Two Sundays ago, The Washington Post's front page mourned how two slaughtered Scandinavian women were a "weapon for the far right." On July 7, the Post front page frets for over 3,500 words on "The complicated American story of Ilhan Omar: The congresswoman's refugee narrative was made for the rancor and racial division of the Trump era."
But once again, the exploiters of racial rancor are "conservative blogs" poking around in Omar's weird marital and political history, not the divisive liberal newspapers who side with the "marginalized" over the right-wingers.
You can smell it in the way Greg Jaffe and Souad Mekhennet proclaim Omar's ascent raises "something bigger -- a battle over the American story -- who was entitled to tell it and how it would be told."
Translation: critics aren't "entitled" to tell Omar's story.
In the midst of hailing her on her terms as "America's hope and the president's worst nightmare," the Post runs through the scandalous history -- the "all about the Benjamins" tweet about Israel, the "somebody did something" sneer about 9/11 at a CAIR fundraiser, and her writing a letter urging leniency for nine Somalis convicted of trying to travel to Syria to join the Islamic State. (That was "an easy opportunity for her enemies to paint her as un-American.")
At least the Post duo noted she's not careful with the facts when she's running down American racism and injustice:
Five years earlier, Omar told the students, she was working for a Minneapolis city councilman who asked her to report back on problems with the courts. There, she recalled encountering a "sweet, old . . . African American lady" who had been arrested for stealing a $2 loaf of bread to feed her "starving 5-year-old granddaughter."
After spending the weekend in jail, the woman was led into the courtroom and fined $80 - a penalty she couldn't pay. "I couldn't control my emotions," Omar continued, "because I couldn't understand how a roomful of educated adults could do something so unjust."
"Bulls---!" she recalled yelling in the courtroom.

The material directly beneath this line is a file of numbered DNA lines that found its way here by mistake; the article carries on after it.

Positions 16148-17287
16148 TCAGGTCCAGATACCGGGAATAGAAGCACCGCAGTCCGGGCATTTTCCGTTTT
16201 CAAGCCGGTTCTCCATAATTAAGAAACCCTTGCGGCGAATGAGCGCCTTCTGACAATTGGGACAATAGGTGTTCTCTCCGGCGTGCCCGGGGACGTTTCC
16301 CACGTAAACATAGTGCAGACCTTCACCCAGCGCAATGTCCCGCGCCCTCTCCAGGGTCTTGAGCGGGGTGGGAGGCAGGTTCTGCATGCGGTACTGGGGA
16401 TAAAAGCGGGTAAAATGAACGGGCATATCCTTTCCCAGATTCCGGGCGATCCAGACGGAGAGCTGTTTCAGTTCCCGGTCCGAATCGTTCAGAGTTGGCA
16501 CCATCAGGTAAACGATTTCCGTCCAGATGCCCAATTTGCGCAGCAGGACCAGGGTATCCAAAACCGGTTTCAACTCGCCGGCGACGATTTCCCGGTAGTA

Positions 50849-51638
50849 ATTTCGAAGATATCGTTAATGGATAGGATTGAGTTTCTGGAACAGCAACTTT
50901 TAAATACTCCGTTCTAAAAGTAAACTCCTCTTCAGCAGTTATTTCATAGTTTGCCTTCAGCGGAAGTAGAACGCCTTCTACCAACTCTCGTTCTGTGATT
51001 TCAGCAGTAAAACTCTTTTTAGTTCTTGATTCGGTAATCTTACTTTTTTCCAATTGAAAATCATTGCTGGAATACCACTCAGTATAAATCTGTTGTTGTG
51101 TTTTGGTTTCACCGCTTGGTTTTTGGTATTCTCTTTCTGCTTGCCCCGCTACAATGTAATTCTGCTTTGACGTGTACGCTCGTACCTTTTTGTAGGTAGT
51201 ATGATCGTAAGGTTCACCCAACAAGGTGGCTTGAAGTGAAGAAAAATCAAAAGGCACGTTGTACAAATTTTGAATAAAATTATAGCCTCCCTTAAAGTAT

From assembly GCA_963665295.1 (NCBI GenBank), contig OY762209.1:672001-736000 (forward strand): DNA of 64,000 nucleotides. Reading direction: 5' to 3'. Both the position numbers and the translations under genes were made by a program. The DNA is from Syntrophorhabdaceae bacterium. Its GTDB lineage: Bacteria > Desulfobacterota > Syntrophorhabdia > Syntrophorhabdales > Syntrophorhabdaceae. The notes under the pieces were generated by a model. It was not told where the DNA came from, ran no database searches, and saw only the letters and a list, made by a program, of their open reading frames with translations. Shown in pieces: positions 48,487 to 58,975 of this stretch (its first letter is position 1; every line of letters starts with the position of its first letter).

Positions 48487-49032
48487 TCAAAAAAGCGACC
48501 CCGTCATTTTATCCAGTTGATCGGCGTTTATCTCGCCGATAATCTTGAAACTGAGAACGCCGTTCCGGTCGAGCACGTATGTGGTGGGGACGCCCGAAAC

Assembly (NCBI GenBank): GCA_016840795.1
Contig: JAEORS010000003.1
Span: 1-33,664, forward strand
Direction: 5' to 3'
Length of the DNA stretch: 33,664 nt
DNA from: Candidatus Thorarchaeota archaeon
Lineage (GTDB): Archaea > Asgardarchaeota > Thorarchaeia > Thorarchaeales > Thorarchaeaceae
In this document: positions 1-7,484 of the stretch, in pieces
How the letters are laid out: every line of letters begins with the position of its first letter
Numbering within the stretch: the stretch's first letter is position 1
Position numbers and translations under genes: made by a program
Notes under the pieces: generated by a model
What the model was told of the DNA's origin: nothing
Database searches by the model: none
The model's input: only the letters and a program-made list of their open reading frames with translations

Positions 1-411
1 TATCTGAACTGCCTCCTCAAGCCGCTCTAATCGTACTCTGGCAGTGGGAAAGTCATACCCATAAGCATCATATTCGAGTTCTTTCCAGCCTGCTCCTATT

Laughter rippled through the auditorium, then silence.
Omar's story echoed the plot of Les Miserables. If true, it is also probably embellished. City officials said that police aren't allowed to arrest people for shoplifting unless there's a likelihood of violence or further crime. Typically, shoplifters are sentenced to attend a three-hour class.
In an interview, Omar said she may have flubbed some facts. "She might have had a prior [arrest]," Omar said. "I'm not sure. . . . The details might not have all matched, but that's what I remember."
Then the Post alllowed Omar to recall how she was bullied in school -- might that also be embellished, considering the last anecdote?
The family spent one year in the Washington suburbs, where Omar told a reporter for the New York Times that she was bullied by middle school students who stuck gum in her scarf, jumped her in the locker room and knocked her down the stairs. "They are doing this to you because they feel threatened in some way by your existence," she said her father told her.
Later, the Post reporters note another fact-mangling episode: "Recently, she told a group of veterans that about 45 percent of military families rely on food stamps. She was trying to make the point that Republicans didn't care for the troops. The actual number is less than 5 percent, according to Pentagon statistics."
Maybe the Washington Post "fact checkers" can start counting how many facts Omar mangles, like they do for the president....except the Post wants to be the president's nightmare.
PS: Scott Johnson at the Minnesota-based blog Power Line -- which has deeply analyzed the Omar record, especially the "curious case" of her marriages -- was appalled at how the Post "disposes of it in two sentences with a statement of facts that is highly dubious, to say the least, an implied chronology that is mistaken, and an avoidance of wrinkles in the story: 'Conservative blogs dug into her complicated marital history. She and the father of her three children split temporarily in the 2000s but still filed joint tax returns in 2014 and 2015, when Omar was legally married to someone else.'”
The Post represents the best that American journalism has to offer. With unlimited resources, gifted reporters, and talented editors, the Post demonstrates no interest in a most interesting story that has yet to play itself out and that may represent a problem Omar can’t talk her way out of. She has in any event so far essentially refused to try. Even the Star Tribune got to the story last month — a few years late, but nevertheless in a serious journalistic effort. The Post won’t even acknowledge the existence of the rock, let alone turn it over. How utterly pathetic.